I’ve done a bit of reading and have found multiple theories suggesting how the Mars geodynamo stopped fully working.

This site suggests that one possibility could be volcanic activity ejecting water and other necessary elements from the mantle significantly slowed the natural convection process.

Where as this site says that it also could have been massive asteroids colliding with the surface, heating the planet up to temperatures that would disrupt convection.

No one is quite certain what happened, all that is known is Mars doesn’t have much of a magnetic field at this point.

Today I saw that there’s an idea to create an artificial field that’ll act in place of a geodynamo’s naturally generated one.

My main concern for this is that the units creating the artificial field could be destroyed and the entire planet would become unstable afterwards.

It would seem if the magnetic field is supported by the planet itself, it would offer a higher degree of stability and less involvement for humans in the long run.

What’s the possibility for ‘restarting’ the Mars geodynamo or perhaps ramping it up enough to support a strong enough field? And if so, how would we be able to do it?

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    $\begingroup$ Equivalent question on Space Exploration: space.stackexchange.com/questions/2423/… $\endgroup$ – user24157 Apr 23 '20 at 8:37
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    $\begingroup$ @antispinwards That question is certainly related, but there's a lot of speculation and low quality info on that page... $\endgroup$ – PM 2Ring Apr 23 '20 at 9:54
  • $\begingroup$ This question might be more on-topic on Space Exploration. $\endgroup$ – dalearn Apr 23 '20 at 12:34
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    $\begingroup$ This question might be even more on topic on World Building. $\endgroup$ – David Hammen Apr 23 '20 at 13:27
  • $\begingroup$ Unsurprisingly there are also questions on the subject of giving Mars a magnetic field on World Building. E.g. worldbuilding.stackexchange.com/questions/8832/… or worldbuilding.stackexchange.com/questions/30208/… $\endgroup$ – user24157 Apr 23 '20 at 13:58

Let's do a bit of math: magnetic energy density is at least $u = \frac{1}{2}\frac{B^2}{\mu_0}$. The magnetic field at the surface of Earth is of the order of 30µT which gives us a magnetic energy density in the order of $10^{-3} J/m^3$ Now we need to fill the entire volume of the planet and some surrounding space with this field in order to get some protection from the solar wind; let's assume a cube of $(20000km)^3 = 8\cdot 10^{21}m^3$. So that means that we need an energy in order of $10^{18}W$ to sustain a comparable field which equates to roughly 1 million state-of-the art GW nuclear power plants. We currently have significantly less than 1000 in the whole world combined and I have not considered losses of any kind (thus 100% conversion of power into magnetic field)

My rough calculation also does not include any additional power needed to sustain the field extent into space when subject to the magnetic pressure of the solar wind which will be needed in order to keep the atmosphere inside the magnetic field, especially in direction of the sun.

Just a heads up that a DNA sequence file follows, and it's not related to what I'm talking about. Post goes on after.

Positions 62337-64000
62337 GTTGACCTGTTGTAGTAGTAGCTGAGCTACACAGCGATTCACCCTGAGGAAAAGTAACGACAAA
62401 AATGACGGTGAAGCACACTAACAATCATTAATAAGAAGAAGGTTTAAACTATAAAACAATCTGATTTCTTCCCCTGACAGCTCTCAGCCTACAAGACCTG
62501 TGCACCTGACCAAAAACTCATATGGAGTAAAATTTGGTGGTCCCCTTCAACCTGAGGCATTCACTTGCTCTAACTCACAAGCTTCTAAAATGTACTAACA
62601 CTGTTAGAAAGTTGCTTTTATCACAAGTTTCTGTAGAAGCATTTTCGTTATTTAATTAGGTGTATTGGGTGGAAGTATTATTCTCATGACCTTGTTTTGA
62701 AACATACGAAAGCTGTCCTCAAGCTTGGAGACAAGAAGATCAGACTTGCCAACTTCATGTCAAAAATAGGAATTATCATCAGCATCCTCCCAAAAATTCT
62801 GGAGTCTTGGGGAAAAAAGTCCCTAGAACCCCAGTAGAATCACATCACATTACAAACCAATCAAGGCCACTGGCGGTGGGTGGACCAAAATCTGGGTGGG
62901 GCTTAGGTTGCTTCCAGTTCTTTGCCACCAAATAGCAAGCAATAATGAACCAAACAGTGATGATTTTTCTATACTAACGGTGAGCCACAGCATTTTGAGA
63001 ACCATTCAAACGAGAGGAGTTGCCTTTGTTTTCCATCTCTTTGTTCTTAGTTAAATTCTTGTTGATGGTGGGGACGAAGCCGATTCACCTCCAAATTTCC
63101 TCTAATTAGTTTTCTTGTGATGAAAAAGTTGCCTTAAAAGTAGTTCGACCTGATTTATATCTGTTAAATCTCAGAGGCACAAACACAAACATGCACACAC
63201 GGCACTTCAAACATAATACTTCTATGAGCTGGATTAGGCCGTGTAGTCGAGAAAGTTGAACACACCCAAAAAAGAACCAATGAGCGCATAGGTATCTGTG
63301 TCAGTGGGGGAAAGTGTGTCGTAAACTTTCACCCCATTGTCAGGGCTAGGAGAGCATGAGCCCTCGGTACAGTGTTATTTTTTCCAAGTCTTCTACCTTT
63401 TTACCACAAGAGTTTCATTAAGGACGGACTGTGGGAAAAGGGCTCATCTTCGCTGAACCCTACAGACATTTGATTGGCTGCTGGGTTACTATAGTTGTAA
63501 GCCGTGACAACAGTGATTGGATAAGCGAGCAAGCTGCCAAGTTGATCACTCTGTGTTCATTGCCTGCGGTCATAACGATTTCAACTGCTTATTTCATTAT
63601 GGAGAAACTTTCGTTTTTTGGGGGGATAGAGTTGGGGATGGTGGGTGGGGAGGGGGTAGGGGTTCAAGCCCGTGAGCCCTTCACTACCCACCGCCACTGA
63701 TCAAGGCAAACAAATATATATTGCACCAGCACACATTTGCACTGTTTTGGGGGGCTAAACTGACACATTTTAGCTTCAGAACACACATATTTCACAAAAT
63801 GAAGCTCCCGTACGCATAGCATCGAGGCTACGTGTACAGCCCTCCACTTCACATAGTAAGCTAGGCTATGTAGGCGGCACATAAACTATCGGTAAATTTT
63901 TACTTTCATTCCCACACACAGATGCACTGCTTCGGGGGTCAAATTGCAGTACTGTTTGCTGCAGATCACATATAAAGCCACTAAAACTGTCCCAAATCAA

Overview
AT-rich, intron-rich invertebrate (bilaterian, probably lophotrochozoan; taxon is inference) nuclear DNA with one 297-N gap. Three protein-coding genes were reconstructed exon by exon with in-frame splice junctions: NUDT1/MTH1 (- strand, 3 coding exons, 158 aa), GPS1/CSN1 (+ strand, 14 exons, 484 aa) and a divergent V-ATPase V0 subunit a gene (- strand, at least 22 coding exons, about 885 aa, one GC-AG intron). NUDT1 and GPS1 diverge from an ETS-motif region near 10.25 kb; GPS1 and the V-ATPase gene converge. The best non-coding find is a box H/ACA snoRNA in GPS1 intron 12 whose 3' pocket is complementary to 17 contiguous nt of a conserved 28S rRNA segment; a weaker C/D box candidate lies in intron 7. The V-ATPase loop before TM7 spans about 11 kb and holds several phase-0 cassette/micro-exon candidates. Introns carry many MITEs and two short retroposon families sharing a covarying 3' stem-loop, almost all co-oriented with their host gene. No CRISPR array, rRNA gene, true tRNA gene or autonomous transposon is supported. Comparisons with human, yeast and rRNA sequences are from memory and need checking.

So please go and figure whether these scenarios are really realistic. Actually reviving any dynamo on Mars is an altogether different story and would need to understand how exactly it works/worked; it might entail to heat up the core which requires probably more energy and will pose even more severe technological challenges than a giant dipole magnet of planet size.

  • $\begingroup$ Your calculations make no dimensional sense, they go from energy density to an enormous number for power without involving time at any point. No power input is required to maintain a static magnetic field. $\endgroup$ – Christopher James Huff Apr 26 '20 at 20:03
  • $\begingroup$ @ChristopherJamesHuff But geodynamo's are understood to be electromagnets caused by convection of conductive fluid and not static magnetic fields. So it would require non-zero energy to mainint. I.e. the power from a planet's remnant heat is the energy source for geodynamos? $\endgroup$ – CognizantApe Feb 4 at 21:33
  • $\begingroup$ @CognizantApe Power is required to maintain the electrical and fluid currents, not the resulting magnetic field. Those power requirements have basically nothing to do with the energy density*volume of the field divided by some unstated arbitrary amount of time. $\endgroup$ – Christopher James Huff Feb 4 at 21:40

I think a superconducting cable system around the Martian equator is far more easy. To get an Earthian $\rm B$, which is $\approx 4 \mu T$, from a Martian radius ($\approx \rm{3000 km}$), we would need $I=\frac{2\pi r B}{\mu_0} \approx 680 \rm{MA}$. It is about 6000 times of the ITER main coiling, elongated throught the whole Martian equator.

This might be even much smaller, depending on the magnetic permeability of the planet. While it currently does not have a magnetic field due to the lack of the convection in the mantle, it is likely magnetizable, because its iron content is probably higher than of the Earth(ref).

  • $\begingroup$ The mere fact that this is "far more easy" speaks volumes. $\endgroup$ – James K Apr 23 '20 at 19:50
  • $\begingroup$ @JamesK It can be done with today technology. Asteroids in the required size won't visit the Mars by us. $\endgroup$ – peterh Feb 4 at 23:15

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